Hundreds of places on teacher training courses unfilled
Hundreds of places on teacher training courses are unfilled, BBC Scotland has learned.
The BBC understands a quarter of places on postgraduate courses for people who want to be secondary teachers have not been taken up.
Similar difficulties have been experienced for a number of years.
Teaching union the EIS said the figures were a wake-up call to the government to make sure teaching is an attractive career option.
The Scottish government recently launched a fresh advertising campaign to encourage graduates to train as teachers.
The number of places on postgraduate courses for secondary teachers is agreed between the universities and the body which pays for the places - the Scottish Funding Council. It is set at a particular level to try to anticipate the likely demand for new teachers.
The figures come amid concern over the problems faced by some councils recruiting teachers - especially in science, technology and maths.
The number of unfilled places on courses will provoke debate on the reasons why many graduates do not appear to want to become teachers.
Possible issues include:
- The range of job opportunities available to graduates at a time of low unemployment.
- How attractive teaching may look as a career option.
- The perception of the profession - some worry that the political debate surrounding education and the challenges facing teachers may give some a misleading impression of the job.
- Whether more new routes into teaching are needed to complement traditional paths.
The normal route into secondary teaching in Scotland is a Postgraduate Diploma in Education followed by a probationary year.
The General Secretary of the EIS, Larry Flanagan, said the number of unfilled places on courses should represent a "stark warning to government" of the need for action to make teaching more attractive.
He said: "This will require additional action to reduce excessive levels of teacher workload and a firm commitment from local authorities and the Scottish Government to improve teachers' pay which has been declining, in real terms, for more than a decade.
"Increasing the places available for student teachers will have no impact on the growing teacher shortage if those places aren't taken up. We are close to the edge of a significant challenge in terms of teacher recruitment."
The Scottish government said it was committed to ensuring that there was the right number of teachers, with the right skills, in the right places to educate Scotland's young people.
A spokesman said: "We recognise that some councils face challenges in relation to teacher recruitment, as do universities recruiting teaching students, and we are committed to addressing these challenges with our partners.
"For our part we have increased student teacher intake targets for the sixth year in a row, and we are setting targets to train teachers in the subjects where they are needed most. We have delivered a successful recruitment campaign, and we will build on this with a refreshed campaign which launched at the end of August."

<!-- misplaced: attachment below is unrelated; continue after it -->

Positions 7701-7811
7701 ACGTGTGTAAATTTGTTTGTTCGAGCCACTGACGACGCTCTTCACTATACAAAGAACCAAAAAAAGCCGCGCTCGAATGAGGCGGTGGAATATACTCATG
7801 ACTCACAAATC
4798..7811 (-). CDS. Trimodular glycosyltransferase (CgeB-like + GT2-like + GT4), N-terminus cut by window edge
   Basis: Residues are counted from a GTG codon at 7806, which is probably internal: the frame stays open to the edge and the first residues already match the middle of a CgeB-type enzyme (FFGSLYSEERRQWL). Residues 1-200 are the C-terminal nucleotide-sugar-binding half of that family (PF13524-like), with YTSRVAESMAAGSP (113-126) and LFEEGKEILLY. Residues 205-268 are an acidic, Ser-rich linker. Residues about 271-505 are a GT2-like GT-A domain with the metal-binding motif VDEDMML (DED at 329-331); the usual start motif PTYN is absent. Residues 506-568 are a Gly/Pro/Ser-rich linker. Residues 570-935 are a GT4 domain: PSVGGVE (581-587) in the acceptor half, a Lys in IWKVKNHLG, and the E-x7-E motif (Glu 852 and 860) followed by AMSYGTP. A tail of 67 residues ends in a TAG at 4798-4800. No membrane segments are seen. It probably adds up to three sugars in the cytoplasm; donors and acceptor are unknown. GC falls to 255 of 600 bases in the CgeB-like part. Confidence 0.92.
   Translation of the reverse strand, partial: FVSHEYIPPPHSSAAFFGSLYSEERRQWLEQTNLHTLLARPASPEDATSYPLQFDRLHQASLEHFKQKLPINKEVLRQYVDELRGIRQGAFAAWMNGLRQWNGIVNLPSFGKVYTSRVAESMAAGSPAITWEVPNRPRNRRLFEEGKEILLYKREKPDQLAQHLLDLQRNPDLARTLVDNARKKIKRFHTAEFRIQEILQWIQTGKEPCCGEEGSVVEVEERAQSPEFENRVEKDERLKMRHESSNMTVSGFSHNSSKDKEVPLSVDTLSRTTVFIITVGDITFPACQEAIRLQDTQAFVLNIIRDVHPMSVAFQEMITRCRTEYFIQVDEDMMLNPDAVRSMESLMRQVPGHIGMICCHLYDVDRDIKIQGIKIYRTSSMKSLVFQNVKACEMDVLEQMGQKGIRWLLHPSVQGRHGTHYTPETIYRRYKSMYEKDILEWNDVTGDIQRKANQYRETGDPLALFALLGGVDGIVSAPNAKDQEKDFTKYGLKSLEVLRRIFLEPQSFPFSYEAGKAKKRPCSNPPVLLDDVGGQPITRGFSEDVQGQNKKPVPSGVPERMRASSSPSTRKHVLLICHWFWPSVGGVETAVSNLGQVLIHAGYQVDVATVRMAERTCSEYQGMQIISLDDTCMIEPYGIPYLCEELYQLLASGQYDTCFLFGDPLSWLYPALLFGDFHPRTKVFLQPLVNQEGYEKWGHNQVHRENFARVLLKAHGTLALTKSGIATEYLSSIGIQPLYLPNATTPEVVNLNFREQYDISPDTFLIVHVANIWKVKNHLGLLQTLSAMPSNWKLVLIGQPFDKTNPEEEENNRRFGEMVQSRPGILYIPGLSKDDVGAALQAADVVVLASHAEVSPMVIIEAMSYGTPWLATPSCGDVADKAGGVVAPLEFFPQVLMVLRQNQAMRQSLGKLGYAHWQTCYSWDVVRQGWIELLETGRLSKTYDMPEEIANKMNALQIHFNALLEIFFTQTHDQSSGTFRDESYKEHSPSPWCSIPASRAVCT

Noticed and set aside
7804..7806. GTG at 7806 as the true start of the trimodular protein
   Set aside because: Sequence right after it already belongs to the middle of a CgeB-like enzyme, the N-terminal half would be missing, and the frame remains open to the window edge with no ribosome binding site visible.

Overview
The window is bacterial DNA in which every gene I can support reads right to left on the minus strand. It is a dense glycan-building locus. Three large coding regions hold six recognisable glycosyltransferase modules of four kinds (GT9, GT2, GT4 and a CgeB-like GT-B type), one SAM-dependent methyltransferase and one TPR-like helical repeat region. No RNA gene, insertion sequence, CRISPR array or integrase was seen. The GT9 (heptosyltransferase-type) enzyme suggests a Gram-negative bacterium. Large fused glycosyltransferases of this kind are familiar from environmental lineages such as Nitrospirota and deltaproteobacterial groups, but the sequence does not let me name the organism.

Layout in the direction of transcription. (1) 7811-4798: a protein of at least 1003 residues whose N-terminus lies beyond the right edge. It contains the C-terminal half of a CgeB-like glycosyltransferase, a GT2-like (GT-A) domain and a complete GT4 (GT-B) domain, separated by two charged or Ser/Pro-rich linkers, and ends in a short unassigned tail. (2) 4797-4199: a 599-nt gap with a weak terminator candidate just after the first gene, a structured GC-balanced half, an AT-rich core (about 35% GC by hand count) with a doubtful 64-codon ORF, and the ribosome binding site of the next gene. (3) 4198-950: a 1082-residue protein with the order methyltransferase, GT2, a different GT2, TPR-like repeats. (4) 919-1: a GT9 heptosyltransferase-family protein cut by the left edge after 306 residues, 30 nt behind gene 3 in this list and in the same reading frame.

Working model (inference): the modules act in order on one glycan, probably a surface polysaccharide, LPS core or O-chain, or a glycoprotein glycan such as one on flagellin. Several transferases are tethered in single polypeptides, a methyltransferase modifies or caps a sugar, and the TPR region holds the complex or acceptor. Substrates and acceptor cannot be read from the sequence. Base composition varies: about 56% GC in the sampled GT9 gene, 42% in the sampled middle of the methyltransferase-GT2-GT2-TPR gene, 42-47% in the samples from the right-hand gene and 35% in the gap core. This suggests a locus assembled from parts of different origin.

He added: "This year alone we have invested £88m so every school can access the right number of teachers, and £1m from the Attainment Scotland Fund has also been made available to support 11 new innovative routes into teacher education."
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BBC Scotland research revealed there were approximately 700 vacancies across Scotland at the start of the new term in August although many councils stressed that filling some of these vacancies was unlikely to prove difficult.
However, BBC Scotland highlighted the challenge facing a school in Fife which needed a new computing teacher while problems filling a vacancy in the maths department at a school in Edinburgh provoked political discussion at Holyrood.
Entry into the teaching profession in Scotland is strictly controlled by the General Teaching Council for Scotland - an independent self-regulatory body.
The GTCS has also approved a few other courses to try to widen the range of applicants into the profession. For instance, a new course at Strathclyde University reduces the length of time some STEM graduates take to complete their postgraduate qualification and probationary course.
A spokesman said: "We are aware of the difficulties some universities are having, and have had in recent years, in attracting students through the traditional routes. There are a range of often complex reasons for this.
"GTCS has been very proactive in accrediting new routes that offer increased flexibility to applicants and we have also taken other actions to attract teachers into the profession such as provisional conditional registration which offers flexibility to those applying from outside of Scotland.
"Society is changing and it is important we continue to encourage people into teaching by talking up the positive impact teachers have on our children and young people rather than being constantly negative about teaching as a profession."
The government is expected to publish a tender document for another new course shortly to complement the existing routes into teaching.
Unions have warned that any attempt to introduce courses which place trainees in charge of classes within weeks will be fiercely resisted.
The fact fewer people are in teacher training than anticipated could cause some councils continuing difficulties.
Some new teachers say they are prepared to spend their probationary year within any Scottish council area that needs them and earn more money in return - others specify where they want to go but earn less.
Some councils which experience recruitment difficulties find this set-up helpful as a way of dealing with local problems.